Well, all right, it's a bit disappointingly ordinary, but I suppose that sort-of flies -- but what about the non-theistic religions? Perhaps the main one of these is Buddhism (apologies if I omit yours, but this answer can't go on indefinitely)! Buddhism is mainly a set of instructions for learning how not to suffer as a result of the slings and arrows of outrageous fortune, which probably makes it more of a philosophy than a religion -- but it does incorporate this lovely idea of reincarnation. How does that fit with the EM field theory of consciousness?
Pretty easily actually. Reincarnation says that persons go into a state of non-being when their body dies and reappear in a new body when a new infant is born. Usually they don't remember anything of their past lives. It doesn't take too much ingenuity to convert this into the format 'conscious em fields' cease to exist when the brain generating them dies and come into being again when a new brain is born', does it?
The upshot of all this is that I humbly suggest the em field theory of consciousness as a very straightforward way of re-integrating science with at least the basic ideas underpinning all the major world religions. Given that the majority of people in the world for one reason or another believe in some form of religion, it seems to me very undesirable to promote a turf-war between science and religion. So if looking at the whole thing this way satisfies all parties, I think we should look at it this way.
MLU: I think the question of why religion is so widespread is an interesting one in-and-of itself, as there is some evidence to suggest that human brains are predisposed to religious beliefs. The tendency to assign causation and agency to natural events is an evolutionary advantageous strategy, but as Michael Brooks said in a New Scientist article called Born believers: How your brain creates God:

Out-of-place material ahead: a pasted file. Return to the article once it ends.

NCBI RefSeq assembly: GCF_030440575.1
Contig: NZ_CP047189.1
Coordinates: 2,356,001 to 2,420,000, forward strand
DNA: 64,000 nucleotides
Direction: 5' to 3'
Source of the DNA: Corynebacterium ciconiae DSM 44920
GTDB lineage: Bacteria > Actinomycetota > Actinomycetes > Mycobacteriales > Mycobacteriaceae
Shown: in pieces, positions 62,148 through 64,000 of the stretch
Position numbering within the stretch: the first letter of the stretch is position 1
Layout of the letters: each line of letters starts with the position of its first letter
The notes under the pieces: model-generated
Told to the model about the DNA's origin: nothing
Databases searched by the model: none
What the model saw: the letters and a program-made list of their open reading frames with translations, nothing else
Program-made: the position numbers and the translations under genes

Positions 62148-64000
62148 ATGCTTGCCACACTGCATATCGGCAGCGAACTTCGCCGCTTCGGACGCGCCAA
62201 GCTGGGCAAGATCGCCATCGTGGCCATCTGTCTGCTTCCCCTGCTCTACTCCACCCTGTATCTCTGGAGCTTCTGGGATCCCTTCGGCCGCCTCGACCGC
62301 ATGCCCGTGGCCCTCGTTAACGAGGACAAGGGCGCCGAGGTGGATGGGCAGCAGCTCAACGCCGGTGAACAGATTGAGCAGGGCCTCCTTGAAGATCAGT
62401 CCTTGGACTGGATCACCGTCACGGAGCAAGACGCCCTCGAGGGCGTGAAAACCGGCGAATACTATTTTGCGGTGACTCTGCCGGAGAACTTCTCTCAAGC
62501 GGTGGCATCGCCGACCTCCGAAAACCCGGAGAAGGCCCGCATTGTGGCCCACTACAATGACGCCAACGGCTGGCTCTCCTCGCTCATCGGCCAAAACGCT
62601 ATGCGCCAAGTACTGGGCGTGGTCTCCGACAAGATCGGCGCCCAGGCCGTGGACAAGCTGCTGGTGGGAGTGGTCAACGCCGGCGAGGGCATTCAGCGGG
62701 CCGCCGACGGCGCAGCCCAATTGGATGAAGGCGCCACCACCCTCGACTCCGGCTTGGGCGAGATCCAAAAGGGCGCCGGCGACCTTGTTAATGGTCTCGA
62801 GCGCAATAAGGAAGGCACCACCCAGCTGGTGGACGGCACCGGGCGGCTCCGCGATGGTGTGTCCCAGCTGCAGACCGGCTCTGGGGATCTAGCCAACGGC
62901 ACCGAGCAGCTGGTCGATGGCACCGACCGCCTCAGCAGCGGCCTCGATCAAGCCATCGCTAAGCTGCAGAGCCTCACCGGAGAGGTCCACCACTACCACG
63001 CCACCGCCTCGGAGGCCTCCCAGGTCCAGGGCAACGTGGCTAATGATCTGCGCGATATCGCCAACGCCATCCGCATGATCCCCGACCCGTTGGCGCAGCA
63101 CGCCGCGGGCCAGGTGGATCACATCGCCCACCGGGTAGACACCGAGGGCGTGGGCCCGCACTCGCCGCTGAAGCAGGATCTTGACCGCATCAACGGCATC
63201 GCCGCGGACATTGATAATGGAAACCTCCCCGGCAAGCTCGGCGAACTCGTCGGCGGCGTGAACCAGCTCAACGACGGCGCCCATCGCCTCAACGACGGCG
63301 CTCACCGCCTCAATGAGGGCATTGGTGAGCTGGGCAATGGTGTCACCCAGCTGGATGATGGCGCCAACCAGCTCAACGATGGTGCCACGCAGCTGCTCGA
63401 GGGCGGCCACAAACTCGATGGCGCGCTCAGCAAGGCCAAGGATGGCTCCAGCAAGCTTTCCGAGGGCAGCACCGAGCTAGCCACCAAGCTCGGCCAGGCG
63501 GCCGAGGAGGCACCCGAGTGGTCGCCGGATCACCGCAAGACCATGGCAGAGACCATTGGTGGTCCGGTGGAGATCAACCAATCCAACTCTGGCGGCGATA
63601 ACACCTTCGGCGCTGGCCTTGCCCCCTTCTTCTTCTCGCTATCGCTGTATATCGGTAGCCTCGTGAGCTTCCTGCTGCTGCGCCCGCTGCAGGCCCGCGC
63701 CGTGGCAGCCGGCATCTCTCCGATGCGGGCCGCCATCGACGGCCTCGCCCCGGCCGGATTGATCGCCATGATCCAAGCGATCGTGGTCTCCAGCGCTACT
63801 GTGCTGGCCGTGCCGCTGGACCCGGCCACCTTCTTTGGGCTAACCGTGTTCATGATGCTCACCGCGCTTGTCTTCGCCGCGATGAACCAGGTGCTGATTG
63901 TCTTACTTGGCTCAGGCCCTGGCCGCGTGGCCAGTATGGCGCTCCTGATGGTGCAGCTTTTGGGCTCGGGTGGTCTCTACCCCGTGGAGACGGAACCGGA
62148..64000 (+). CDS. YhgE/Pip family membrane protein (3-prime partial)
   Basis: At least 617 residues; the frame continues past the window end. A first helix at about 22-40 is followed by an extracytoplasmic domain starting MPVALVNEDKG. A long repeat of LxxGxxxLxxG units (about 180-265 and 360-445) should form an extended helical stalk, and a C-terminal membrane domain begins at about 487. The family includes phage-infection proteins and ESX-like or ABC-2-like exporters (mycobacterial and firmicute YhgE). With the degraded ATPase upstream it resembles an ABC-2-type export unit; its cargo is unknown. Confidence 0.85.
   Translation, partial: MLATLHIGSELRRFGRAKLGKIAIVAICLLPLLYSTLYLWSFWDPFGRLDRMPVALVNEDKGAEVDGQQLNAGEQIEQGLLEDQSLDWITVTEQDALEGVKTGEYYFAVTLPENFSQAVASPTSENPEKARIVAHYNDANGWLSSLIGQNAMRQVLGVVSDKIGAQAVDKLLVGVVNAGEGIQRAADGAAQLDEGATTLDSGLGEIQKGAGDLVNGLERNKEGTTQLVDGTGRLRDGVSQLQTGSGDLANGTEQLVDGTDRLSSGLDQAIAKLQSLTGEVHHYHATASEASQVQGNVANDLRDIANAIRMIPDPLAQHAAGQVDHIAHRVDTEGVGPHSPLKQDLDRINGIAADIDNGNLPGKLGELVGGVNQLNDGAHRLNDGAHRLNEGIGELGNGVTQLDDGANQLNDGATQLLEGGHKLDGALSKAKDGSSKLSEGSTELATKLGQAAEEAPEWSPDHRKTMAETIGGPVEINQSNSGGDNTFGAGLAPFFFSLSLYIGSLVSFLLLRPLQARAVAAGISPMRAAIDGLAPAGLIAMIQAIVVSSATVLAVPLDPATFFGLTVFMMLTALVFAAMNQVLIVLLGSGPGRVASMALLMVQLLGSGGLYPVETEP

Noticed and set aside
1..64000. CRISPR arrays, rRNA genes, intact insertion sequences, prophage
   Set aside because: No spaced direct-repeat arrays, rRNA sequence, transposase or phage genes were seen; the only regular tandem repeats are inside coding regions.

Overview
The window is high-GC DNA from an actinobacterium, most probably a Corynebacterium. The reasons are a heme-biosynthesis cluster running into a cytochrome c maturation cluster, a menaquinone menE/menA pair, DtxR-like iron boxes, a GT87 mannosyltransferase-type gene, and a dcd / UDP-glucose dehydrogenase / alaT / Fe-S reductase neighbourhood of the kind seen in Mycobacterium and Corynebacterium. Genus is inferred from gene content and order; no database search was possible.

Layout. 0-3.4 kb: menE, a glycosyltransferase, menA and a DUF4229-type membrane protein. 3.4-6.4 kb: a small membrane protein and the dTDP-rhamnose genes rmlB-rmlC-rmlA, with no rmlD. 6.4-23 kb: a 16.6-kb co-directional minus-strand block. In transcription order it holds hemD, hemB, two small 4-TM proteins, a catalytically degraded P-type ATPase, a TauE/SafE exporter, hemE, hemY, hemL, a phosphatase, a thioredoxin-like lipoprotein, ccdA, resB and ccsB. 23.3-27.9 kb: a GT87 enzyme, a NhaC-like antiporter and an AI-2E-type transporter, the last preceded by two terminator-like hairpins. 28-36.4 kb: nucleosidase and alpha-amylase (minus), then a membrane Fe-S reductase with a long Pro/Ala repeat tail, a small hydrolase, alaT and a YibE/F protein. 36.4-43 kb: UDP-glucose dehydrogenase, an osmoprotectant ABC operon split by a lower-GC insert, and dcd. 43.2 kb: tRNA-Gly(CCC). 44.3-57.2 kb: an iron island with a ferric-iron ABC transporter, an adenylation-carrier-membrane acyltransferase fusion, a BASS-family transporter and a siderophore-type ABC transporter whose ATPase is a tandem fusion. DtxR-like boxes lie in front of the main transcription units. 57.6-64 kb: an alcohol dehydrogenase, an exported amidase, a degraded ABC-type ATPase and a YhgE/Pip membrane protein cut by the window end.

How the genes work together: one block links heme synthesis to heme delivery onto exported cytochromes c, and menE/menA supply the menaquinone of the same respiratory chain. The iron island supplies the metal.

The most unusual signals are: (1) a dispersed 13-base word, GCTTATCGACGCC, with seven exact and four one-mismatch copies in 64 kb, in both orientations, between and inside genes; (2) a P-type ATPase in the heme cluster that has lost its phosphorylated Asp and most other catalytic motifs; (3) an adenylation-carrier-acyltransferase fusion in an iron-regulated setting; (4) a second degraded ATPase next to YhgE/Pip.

"The ability to conceive of gods…is not sufficient to give rise to religion. The mind has another essential attribute: an overdeveloped sense of cause and effect which primes us to see purpose and design everywhere, even where there is none. 'You see bushes rustle, you assume there's somebody or something there,' [Yale psychologist Paul] Bloom says. This over-attribution of cause and effect probably evolved for survival. If there are predators around, it is no good spotting them 9 times out of 10. Running away when you don't have to is a small price to pay for avoiding danger when the threat is real."
Finally, Susan, why is it important for us to understand what consciousness is?
SP: Before I answer that question, I can’t let your earlier remarks slide .... Yes, it’s true that we’re predisposed by evolution to see causes and effects, and yes it’s true that this is a good explanation for the common human feeling that “everything happens for a reason” (which hypothetical reason is often tacitly assumed to be “God’s plan”). As an aside, according to William James’s successor Daniel Wegner, this predisposition to see events as caused by whatever other events immediately precede them is also why we wrongly suppose that our consciousness causes our actions.